Potential to do work in Irreversible vs. Reversible Expansion


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Amanda Wu 2C
Posts: 31
Joined: Sat Jul 22, 2017 3:00 am

Potential to do work in Irreversible vs. Reversible Expansion

Postby Amanda Wu 2C » Tue Jan 09, 2018 11:04 pm

From reading the textbook and from the calculus (integral) point of view, I understand that work done by a system in irreversible expansion is less than that of the system in reversible expansion, which the book attributes to a less than maximal possible opposing pressure at each stage of expansion (in irreversible expansion). I was wondering if anyone can explain why or what causes the opposing pressure to be less than maximal in irreversible expansion as opposed to in reversible expansion.

Tim Nguyen 2J
Posts: 31
Joined: Sat Jul 22, 2017 3:00 am

Re: Potential to do work in Irreversible vs. Reversible Expansion

Postby Tim Nguyen 2J » Tue Jan 09, 2018 11:56 pm

So in irreversible processes, the tendency is for the reaction to go toward completion as quickly as possible. In the image from an older response in the link below that I found, you can see that it abruptly changes to a lower than optimal constant pressure being used in the irreversible reaction (it is much more direct, but the trade off is the lost energy in the form of heat because the expansion is working against less external pressure). By having an external pressure that matches with the internal pressure doing expansion work, the most work is done here in the reversible process at every step.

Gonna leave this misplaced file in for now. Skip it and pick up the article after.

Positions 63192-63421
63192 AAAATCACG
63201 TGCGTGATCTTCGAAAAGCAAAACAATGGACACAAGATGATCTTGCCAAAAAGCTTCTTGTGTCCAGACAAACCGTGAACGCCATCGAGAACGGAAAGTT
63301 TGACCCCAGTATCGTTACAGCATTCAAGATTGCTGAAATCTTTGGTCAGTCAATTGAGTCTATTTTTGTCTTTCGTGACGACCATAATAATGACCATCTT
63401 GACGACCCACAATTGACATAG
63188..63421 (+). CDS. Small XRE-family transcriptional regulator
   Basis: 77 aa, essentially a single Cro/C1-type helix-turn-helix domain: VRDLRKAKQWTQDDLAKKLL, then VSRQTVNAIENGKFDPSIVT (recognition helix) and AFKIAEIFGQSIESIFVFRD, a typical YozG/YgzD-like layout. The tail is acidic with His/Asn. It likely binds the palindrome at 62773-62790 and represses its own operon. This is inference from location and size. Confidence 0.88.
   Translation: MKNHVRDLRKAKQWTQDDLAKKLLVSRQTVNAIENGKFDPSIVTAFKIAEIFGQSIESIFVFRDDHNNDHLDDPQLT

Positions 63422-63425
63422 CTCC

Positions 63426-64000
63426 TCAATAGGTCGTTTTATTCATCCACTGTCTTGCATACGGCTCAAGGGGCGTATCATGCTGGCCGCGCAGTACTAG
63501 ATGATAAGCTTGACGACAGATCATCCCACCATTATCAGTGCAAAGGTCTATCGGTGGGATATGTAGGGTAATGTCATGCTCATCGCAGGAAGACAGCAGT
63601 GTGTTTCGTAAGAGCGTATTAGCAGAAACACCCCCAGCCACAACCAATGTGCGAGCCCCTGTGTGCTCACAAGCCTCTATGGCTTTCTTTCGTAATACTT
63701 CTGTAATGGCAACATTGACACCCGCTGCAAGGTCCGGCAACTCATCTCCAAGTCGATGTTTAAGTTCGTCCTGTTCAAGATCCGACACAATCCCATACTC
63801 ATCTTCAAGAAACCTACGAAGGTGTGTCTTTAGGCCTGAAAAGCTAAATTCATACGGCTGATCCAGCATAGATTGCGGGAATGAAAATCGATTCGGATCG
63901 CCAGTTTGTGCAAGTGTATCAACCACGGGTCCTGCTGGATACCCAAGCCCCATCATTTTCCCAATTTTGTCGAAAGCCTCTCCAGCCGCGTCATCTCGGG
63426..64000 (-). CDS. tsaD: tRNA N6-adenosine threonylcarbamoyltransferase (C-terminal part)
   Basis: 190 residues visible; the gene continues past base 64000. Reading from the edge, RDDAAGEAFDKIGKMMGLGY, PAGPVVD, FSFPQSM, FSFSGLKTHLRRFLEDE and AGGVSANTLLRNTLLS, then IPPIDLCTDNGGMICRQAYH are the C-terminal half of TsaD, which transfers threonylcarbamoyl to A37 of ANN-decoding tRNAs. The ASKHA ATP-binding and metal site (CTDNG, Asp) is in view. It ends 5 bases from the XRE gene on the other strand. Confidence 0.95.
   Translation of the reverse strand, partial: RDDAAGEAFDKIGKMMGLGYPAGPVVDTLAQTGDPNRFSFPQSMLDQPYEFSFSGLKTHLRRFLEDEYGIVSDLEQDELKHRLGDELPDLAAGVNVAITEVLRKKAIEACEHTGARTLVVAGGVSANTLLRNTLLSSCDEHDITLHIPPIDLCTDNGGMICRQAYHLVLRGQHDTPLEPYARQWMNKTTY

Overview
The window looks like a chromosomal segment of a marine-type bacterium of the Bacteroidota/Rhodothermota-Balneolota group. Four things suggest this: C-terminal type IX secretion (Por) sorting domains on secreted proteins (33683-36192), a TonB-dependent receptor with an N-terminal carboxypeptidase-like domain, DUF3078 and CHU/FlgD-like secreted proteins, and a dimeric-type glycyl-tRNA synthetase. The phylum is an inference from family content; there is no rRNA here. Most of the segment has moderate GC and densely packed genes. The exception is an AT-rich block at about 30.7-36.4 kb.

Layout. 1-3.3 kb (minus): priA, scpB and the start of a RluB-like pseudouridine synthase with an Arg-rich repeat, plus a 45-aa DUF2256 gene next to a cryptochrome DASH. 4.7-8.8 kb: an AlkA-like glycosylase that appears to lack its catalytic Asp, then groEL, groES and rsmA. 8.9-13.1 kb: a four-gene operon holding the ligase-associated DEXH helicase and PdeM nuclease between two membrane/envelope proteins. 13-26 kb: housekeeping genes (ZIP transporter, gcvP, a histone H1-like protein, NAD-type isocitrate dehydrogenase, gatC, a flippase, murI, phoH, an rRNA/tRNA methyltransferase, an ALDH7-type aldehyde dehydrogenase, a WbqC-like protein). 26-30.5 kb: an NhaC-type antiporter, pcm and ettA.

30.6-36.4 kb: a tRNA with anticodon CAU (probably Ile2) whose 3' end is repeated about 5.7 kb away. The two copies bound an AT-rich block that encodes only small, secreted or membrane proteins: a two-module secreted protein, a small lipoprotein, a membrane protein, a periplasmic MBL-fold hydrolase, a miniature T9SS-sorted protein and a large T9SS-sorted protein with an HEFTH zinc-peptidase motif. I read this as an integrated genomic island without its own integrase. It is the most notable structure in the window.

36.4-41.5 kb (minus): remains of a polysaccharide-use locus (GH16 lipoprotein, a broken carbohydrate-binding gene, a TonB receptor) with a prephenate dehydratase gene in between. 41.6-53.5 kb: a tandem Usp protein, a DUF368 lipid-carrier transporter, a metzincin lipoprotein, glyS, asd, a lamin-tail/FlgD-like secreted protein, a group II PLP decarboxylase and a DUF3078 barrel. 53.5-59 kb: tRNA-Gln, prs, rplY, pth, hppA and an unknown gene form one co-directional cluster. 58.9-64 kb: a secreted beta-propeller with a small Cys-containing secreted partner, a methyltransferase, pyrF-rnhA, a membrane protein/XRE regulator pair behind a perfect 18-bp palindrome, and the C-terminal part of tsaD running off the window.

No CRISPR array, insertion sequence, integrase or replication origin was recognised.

Original Post (not my post)
https://lavelle.chem.ucla.edu/forum/viewtopic.php?t=5062

Image (not my work, all credit to the authors contributing to the post)
Image


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